A few weeks ago, I wrote a post about my writer’s block: Writing is More Than Getting the Words Right. My mind and heart were filled with knots that entangled my ability to express myself.
This 16 time Grammy Award winner, who has written hundreds of songs and sold more than 100 million albums, found himself stuck in years of writer’s block. But, when he retraced his childhood roots in the shipyards of northeast England, his songwriting inspiration returned. In fact, he remarked,
“As soon as I decided to honor the community I came from to tell their story, the songs started to come thick and fast.”
So, Sting sought stories of the shipyard workers from his youth and his missing imagination was restored.
In my own desperate attempt to recover my missing motivation, my mind wandered back in time to my childhood roots.
When I was 4, the joy of kindergarten filled my days with bliss. I loved the model of old-fashioned kindergarten, back in the days when kids didn’t attend preschool. Finger painting, playing house, singing songs and napping after a snack of graham crackers and milk was sheer joy. Academics weren’t pushed on young kids in those days. It was assumed that reading, writing and arithmetic would all be learned in due time.
And they were.
During my kindergarten year, our neighbor, complimented me on one of my painting productions. To this very day, I can recall the words of Mrs. Price, “Cate, you have an excellent sense of color.”
In those days, praise was meted out very sincerely and carefully.
Mrs. Price was an artist. She created oil paintings of flowers in vases, among other subjects. She used intense colors, yellow, orange, red.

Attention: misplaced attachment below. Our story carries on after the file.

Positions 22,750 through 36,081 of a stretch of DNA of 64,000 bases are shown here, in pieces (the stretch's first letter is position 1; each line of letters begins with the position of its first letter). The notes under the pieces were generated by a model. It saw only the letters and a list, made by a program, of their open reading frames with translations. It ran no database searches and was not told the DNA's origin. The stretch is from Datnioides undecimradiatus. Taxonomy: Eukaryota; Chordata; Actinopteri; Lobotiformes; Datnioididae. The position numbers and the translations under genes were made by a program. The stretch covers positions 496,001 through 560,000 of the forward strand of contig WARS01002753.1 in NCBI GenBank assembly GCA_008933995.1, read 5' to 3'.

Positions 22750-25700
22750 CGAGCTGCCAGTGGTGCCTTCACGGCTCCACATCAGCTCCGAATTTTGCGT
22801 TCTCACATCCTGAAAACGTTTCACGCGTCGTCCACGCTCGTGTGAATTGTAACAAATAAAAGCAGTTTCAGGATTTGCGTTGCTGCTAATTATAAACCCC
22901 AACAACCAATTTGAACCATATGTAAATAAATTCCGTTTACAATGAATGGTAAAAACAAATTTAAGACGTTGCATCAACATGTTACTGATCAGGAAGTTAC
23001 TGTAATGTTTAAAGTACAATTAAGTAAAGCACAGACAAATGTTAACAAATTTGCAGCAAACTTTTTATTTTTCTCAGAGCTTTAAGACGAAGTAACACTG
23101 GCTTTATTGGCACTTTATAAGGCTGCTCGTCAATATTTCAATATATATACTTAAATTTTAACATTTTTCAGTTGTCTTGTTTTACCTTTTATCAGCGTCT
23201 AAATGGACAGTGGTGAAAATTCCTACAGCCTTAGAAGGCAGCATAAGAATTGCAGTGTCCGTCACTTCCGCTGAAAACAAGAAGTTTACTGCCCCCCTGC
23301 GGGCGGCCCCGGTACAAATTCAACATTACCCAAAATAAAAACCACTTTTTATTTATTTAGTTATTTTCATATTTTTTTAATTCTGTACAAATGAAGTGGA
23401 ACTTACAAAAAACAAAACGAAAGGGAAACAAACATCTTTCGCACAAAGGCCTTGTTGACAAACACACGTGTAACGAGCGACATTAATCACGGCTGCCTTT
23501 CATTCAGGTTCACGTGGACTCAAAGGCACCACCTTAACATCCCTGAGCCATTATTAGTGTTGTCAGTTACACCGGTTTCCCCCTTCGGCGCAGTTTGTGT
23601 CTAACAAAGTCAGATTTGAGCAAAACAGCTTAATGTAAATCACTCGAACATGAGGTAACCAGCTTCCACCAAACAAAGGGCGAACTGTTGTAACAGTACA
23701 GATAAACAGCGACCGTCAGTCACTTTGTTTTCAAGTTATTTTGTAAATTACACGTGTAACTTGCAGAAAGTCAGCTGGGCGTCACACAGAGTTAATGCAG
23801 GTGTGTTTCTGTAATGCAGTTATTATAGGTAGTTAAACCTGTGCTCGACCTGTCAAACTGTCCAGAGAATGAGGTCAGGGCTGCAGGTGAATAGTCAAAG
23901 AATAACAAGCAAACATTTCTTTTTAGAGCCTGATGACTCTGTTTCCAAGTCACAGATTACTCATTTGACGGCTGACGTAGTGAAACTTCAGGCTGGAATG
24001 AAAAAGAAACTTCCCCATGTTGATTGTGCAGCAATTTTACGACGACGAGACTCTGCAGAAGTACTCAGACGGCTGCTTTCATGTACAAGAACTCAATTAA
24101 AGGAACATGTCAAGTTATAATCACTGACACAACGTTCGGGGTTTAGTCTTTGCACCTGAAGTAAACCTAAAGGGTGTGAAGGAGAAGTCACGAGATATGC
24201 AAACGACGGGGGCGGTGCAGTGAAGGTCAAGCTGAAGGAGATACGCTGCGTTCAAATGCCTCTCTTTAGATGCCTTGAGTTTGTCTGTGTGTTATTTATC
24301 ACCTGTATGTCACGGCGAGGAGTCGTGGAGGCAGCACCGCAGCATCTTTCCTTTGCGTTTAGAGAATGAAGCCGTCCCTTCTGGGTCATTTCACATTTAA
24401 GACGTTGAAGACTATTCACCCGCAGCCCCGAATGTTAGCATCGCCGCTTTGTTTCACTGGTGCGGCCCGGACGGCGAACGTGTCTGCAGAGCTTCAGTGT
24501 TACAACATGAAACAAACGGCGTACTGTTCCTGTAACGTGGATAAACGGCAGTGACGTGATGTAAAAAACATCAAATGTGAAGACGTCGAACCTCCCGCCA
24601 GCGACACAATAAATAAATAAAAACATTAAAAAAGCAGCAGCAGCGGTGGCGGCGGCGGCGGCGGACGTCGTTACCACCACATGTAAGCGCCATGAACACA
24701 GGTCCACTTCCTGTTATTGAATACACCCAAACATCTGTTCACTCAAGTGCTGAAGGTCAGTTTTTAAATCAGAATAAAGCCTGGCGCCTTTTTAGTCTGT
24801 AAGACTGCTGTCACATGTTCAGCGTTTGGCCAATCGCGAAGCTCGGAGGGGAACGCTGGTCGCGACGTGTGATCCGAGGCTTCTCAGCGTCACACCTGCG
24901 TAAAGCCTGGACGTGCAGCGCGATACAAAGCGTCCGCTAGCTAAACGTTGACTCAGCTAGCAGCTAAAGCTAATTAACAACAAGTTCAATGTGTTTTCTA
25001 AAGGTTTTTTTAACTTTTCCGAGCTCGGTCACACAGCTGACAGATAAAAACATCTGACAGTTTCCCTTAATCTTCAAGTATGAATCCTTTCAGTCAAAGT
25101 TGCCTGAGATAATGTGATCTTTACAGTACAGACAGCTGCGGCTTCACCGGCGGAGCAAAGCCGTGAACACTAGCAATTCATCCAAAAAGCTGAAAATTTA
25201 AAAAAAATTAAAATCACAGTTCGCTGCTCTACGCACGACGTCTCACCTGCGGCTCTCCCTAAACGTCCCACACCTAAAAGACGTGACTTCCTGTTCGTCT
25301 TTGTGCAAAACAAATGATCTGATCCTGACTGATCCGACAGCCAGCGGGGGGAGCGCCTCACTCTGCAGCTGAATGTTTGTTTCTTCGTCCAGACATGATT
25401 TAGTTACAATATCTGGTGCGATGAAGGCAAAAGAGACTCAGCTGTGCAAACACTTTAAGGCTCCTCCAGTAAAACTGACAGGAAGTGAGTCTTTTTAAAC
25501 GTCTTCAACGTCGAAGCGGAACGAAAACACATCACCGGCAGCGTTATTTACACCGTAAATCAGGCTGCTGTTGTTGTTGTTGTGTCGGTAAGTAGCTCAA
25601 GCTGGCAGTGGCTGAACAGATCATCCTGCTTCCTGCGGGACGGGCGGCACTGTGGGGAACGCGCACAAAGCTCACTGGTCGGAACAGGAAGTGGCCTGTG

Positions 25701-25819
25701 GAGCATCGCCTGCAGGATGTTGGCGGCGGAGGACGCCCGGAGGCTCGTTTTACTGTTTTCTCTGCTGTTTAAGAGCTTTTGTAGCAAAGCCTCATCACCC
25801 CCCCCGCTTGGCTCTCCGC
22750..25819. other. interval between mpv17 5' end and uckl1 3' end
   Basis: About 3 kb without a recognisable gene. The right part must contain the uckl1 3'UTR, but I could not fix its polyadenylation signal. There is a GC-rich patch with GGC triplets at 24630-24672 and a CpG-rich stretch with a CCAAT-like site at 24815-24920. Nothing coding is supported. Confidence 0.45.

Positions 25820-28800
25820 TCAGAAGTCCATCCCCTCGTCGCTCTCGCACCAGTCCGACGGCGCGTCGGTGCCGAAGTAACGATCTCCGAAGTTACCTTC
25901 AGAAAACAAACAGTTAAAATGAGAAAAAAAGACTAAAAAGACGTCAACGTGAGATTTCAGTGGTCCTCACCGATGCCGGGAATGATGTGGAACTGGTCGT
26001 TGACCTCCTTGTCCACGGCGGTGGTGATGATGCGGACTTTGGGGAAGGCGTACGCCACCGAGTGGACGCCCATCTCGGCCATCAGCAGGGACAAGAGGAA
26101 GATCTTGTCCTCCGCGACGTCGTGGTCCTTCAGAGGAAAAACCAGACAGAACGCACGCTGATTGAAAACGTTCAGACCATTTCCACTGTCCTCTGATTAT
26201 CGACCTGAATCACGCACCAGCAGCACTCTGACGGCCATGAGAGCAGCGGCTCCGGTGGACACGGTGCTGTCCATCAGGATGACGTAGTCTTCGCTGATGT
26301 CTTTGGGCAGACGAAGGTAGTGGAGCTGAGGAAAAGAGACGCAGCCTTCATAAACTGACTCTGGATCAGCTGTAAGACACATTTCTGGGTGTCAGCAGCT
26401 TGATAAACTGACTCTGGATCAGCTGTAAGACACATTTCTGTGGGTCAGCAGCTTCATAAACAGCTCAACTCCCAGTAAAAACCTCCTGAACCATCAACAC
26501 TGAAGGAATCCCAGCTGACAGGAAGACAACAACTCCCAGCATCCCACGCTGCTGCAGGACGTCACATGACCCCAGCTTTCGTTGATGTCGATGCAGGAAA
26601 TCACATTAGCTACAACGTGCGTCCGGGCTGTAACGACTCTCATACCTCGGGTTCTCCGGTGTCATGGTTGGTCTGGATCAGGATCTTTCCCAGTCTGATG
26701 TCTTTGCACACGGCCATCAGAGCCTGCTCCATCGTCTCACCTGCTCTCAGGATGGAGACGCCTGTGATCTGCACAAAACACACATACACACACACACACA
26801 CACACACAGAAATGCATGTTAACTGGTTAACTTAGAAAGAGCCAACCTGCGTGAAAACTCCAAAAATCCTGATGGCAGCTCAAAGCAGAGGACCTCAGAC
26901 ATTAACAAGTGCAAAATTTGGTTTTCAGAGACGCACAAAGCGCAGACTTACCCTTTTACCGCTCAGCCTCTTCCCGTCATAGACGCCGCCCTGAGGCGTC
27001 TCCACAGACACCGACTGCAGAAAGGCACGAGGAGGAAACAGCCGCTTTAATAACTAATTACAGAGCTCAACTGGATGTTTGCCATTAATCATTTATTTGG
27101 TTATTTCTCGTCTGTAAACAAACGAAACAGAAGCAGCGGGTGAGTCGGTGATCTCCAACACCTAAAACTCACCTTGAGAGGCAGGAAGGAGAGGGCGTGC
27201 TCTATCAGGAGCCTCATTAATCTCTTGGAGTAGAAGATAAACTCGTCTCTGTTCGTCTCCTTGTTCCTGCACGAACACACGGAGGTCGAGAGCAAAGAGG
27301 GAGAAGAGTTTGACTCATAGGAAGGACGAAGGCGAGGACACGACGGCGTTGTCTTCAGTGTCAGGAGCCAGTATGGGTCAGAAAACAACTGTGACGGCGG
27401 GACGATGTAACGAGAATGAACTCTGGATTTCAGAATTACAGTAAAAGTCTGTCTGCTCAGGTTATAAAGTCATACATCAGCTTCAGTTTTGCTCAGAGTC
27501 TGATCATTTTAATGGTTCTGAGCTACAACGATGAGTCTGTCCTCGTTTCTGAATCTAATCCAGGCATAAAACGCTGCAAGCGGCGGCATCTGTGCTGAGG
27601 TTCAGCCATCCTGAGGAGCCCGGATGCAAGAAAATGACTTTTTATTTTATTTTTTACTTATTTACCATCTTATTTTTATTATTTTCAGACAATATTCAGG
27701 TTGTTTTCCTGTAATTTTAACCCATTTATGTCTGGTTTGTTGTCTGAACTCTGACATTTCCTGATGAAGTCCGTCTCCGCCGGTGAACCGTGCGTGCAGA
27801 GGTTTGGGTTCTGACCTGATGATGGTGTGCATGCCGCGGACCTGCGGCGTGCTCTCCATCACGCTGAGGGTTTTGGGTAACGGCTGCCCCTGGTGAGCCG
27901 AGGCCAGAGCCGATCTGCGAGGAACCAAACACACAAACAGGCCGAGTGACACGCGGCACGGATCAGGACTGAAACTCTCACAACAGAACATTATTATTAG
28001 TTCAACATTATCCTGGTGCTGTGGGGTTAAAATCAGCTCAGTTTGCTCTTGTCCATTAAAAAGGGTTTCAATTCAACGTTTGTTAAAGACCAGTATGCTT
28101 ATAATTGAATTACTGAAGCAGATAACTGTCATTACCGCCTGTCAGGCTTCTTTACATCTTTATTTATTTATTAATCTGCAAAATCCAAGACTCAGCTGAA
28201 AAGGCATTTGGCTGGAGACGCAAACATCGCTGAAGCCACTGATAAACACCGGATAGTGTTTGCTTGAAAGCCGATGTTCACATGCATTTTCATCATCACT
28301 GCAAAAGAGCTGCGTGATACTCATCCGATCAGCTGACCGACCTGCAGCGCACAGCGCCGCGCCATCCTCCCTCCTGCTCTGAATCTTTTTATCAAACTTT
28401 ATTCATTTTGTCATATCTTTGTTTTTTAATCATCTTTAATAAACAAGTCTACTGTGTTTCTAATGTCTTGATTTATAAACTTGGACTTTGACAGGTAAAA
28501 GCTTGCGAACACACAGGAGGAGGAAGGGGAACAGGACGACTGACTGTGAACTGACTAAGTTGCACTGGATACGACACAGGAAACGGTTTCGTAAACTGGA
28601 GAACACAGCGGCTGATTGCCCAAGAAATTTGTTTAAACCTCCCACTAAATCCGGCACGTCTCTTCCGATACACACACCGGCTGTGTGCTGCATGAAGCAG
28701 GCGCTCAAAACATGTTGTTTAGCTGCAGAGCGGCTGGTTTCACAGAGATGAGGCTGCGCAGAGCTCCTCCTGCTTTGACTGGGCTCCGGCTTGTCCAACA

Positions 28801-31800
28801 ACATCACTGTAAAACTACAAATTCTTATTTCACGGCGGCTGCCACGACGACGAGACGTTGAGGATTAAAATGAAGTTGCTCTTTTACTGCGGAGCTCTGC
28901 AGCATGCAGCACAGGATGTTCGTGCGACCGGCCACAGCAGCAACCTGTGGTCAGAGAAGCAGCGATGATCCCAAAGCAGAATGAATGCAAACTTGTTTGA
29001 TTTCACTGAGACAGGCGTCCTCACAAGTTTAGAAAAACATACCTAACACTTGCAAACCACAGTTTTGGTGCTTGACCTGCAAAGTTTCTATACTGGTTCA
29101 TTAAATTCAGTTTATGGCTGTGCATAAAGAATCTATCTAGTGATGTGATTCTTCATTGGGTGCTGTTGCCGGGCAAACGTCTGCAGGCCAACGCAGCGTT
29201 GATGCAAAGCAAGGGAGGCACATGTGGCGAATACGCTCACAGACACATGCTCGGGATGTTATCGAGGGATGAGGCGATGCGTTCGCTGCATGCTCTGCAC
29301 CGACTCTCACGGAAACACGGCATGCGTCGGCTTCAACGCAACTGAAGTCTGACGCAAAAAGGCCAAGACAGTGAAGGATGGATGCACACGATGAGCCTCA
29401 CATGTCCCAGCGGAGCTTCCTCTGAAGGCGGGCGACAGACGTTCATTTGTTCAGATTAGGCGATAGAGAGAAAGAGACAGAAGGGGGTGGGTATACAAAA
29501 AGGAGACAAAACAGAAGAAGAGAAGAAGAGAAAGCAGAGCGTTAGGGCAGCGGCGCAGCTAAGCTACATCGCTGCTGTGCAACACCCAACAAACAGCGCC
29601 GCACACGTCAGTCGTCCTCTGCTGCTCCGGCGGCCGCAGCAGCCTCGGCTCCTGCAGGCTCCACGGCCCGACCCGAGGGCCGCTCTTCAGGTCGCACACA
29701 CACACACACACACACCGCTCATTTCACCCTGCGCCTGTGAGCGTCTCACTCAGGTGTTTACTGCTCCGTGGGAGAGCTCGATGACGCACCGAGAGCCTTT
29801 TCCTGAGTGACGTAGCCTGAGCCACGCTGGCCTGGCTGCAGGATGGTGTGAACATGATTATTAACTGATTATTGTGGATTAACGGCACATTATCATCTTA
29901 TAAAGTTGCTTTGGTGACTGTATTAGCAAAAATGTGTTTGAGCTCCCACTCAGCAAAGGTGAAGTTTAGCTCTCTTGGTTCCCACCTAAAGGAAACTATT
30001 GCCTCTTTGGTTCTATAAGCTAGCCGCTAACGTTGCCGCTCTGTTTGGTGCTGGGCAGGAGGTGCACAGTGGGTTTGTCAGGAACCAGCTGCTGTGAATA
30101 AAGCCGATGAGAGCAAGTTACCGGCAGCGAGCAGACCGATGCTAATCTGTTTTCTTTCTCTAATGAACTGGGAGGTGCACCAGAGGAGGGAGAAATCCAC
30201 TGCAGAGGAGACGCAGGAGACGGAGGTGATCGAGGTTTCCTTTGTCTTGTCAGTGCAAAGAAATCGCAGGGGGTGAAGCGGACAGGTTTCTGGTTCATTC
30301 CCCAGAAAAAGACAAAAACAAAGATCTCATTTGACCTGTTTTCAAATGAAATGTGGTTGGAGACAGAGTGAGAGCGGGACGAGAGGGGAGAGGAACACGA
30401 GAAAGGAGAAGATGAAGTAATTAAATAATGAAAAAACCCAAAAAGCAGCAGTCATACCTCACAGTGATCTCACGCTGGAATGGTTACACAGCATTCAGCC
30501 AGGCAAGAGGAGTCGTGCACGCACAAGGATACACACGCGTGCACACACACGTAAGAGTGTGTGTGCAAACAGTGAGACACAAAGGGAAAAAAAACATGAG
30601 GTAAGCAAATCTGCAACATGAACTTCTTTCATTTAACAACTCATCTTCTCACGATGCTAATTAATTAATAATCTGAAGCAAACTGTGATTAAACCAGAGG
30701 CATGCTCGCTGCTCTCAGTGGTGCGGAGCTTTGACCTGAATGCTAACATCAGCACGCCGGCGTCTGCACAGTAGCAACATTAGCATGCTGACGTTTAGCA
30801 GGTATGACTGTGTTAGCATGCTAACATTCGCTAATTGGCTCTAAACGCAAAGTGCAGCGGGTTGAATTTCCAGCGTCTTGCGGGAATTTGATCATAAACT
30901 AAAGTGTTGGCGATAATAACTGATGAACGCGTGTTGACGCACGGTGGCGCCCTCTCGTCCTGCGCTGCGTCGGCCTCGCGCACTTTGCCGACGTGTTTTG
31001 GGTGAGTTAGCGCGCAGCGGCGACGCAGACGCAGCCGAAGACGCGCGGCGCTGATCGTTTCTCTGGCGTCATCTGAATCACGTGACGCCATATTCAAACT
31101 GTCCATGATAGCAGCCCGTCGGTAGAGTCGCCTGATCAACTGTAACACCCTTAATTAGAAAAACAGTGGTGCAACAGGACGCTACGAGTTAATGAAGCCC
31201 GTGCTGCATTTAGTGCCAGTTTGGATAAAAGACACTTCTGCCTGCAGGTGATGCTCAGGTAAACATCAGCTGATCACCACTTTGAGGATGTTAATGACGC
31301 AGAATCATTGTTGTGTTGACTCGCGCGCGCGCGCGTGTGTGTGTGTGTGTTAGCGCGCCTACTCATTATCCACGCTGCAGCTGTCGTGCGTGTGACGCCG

When my mom passed away, I chose the painting Mrs. Price gave to my mother in the 60’s. It was a vase filled with vibrant blossoms in orange, yellow and red.
To this day, the colorful canvas hangs in my living room. It was my inspiration for decorating the space. It represents the artist who recognized the artist in me.
I’m not a painter.
But, colors are my passion.
Just gazing at beautiful colors inspires me.
So, this leads me to the power of words and compliments. As a child during the 60’s, praise was bestowed infrequently.
Today, our kids are growing up in a world of praise pollution. It seems we praise them at every turn for every imaginable accomplishment. Guess what? It isn’t helping their self-esteem.
It’s as if every one of their actions are graded.
- Sincere and specific praise is best.
- Kids should only be praised for characteristics they are able to change.
- Use descriptive praise that conveys realistic, attainable standards.
- Praising kids about accomplishments that come easily needn’t be a focus.
- It is not very important to praise kids for engaging in activities they love.
- Best to encourage kids to pursue their personal best, rather than comparing themselves to peers.
Returning to my childhood roots reconnected me with a hidden part of myself, the colorful place in my heart that never grows tired of the cornucopia of colorful creation surrounding me.
Mrs. Price’s comment permanently and positively impacted me.
Today, I recognize the praise given to me as a kindergartener by my childhood artist neighbor.
Thank you, Mrs. Price. You have reminded me of the power of praise when awarded appropriately. You also enabled me to find my missing muse.
I am looking forward to praising less and listening more. I believe that our parental instincts know when we need to acknowledge our children. Let’s go back to our roots and remember the permanent impact of accolades acquired during our childhood days.
Let’s clear the air of excessive praise so that our children can clearly see the acknowledgement of attributes that will stay with them when they are old enough to go back to their own childhood roots.
The memories may inspire them to greatness, having a clear sense of self.
Have a wonderful Wednesday!